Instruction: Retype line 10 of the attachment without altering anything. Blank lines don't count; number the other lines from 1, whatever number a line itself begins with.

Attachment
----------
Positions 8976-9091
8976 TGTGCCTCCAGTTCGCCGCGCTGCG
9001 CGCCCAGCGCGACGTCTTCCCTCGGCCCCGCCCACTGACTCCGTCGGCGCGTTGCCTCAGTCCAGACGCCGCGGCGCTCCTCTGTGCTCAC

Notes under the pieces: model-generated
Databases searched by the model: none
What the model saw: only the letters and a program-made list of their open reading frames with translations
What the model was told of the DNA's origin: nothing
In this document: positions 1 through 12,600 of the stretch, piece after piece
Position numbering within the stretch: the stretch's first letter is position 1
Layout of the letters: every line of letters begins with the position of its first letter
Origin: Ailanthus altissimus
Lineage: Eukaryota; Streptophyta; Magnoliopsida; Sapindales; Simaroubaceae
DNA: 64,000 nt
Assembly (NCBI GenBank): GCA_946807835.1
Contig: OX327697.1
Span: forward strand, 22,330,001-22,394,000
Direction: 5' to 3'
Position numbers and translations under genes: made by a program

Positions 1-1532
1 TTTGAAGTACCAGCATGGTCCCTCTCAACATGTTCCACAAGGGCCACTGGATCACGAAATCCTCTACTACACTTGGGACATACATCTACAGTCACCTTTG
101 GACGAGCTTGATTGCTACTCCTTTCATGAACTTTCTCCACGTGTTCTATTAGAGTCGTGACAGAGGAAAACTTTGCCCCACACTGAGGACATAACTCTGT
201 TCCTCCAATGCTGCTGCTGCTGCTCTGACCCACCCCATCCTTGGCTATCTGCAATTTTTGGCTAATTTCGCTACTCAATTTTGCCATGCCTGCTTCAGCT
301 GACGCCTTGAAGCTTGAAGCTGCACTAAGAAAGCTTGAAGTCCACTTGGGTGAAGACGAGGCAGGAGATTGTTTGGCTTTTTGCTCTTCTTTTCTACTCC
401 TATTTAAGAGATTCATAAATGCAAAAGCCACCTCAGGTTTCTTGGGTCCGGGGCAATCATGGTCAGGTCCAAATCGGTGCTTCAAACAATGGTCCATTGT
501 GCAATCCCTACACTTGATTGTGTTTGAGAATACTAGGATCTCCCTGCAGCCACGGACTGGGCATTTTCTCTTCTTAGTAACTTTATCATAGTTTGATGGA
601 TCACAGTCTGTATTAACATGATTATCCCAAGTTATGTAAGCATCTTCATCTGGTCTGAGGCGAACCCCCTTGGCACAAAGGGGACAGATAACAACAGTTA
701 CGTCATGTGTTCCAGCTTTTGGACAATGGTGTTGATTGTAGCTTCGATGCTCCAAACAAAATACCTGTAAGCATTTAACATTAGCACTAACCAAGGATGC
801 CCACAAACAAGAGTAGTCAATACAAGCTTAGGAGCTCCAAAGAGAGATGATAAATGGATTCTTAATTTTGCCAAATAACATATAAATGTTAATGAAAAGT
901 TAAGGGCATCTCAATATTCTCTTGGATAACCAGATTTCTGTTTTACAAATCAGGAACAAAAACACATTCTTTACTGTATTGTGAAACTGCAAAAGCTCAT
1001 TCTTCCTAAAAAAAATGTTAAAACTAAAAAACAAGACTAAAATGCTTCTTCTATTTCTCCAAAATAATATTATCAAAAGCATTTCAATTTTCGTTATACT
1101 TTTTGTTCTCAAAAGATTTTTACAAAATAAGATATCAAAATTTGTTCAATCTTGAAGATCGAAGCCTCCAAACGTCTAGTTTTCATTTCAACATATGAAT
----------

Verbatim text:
Layout of the letters: every line of letters begins with the position of its first letter